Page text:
Marc Lynch notes a few signs that they are stepping up support:

In conjunction with Nuri al-Maliki's trip to Abu Dhabi, the UAE announced that it had appointed an ambassador to Baghdad and would forgive Iraqi debt ($7 billion according to the Arab media, $4 billion according to English reports - not sure why the discrepancy).  Jordan appointed an ambassador, and the King reportedly plans to be the first Arab head of state to visit Baghdad.   Iraq is now reportedly beginning talks with Kuwait over outstanding issues, including debt, oil fields, compensation claims, and the border. This is capped with an editorial by al-Sharq al-Awsat's editor calling on Maliki to respond to the Arab opening with real national reconciliation, and a guest editorial in the same paper by Iraqi government spokesman Ali al-Dabbagh.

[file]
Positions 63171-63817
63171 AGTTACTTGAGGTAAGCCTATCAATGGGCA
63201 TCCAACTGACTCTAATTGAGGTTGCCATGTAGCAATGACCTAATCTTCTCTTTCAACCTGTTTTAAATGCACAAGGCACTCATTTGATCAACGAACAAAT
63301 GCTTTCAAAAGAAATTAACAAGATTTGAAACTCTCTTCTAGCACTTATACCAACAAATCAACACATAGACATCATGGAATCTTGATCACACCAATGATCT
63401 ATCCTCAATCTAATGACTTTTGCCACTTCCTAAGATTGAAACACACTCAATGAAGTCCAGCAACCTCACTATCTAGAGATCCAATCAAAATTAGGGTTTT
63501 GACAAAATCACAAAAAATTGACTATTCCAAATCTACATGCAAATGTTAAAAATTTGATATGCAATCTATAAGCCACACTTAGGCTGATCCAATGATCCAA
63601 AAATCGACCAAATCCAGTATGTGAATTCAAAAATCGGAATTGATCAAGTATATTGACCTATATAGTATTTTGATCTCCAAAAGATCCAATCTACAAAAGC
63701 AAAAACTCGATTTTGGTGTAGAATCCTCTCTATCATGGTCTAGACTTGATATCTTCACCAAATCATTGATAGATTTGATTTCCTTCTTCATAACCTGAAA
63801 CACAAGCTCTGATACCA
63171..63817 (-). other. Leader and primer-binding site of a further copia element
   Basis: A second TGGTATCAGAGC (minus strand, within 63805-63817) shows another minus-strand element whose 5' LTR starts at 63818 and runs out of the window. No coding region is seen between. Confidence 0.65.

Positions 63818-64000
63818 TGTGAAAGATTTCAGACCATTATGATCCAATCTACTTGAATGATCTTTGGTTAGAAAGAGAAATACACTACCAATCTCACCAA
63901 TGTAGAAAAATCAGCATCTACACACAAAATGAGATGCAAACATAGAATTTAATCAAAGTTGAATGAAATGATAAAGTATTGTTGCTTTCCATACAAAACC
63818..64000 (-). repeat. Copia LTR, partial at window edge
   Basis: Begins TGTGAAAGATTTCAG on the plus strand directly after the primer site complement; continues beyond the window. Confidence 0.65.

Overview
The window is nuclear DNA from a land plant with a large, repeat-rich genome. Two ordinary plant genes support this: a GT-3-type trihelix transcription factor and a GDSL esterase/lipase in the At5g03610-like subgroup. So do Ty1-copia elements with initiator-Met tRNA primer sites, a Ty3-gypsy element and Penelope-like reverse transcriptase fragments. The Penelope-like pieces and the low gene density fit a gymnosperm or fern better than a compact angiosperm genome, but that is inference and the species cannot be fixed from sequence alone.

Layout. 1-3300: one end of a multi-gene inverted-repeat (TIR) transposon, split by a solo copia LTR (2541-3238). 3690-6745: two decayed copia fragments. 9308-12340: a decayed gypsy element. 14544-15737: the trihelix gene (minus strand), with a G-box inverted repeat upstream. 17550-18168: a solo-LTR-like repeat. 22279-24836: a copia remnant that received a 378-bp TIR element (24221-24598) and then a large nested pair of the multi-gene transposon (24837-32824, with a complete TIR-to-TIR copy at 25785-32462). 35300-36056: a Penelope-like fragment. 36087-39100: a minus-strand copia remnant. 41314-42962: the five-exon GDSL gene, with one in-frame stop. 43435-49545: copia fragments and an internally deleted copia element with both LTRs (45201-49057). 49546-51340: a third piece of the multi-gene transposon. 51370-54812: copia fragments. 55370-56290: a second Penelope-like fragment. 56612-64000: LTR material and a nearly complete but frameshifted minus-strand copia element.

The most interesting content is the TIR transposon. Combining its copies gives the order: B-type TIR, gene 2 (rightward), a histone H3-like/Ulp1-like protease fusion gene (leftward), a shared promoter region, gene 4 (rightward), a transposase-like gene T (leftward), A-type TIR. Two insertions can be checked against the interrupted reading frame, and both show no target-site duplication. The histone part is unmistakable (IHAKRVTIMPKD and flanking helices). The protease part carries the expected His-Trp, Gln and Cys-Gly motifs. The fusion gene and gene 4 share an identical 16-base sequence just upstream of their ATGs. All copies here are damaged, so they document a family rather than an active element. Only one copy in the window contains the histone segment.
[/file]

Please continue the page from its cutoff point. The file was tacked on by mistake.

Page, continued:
Maybe Maliki's threat of setting a timetable for US withdrawal was a suck-up to his neighbors. But it's still a good sign: we want Iraq's neighbors to be part of stabilizing the place. And as the age of Obama seems to approach, the ground is shifting.

We want to hear what you think about this article. Submit a letter to the editor or write to letters@theatlantic.com.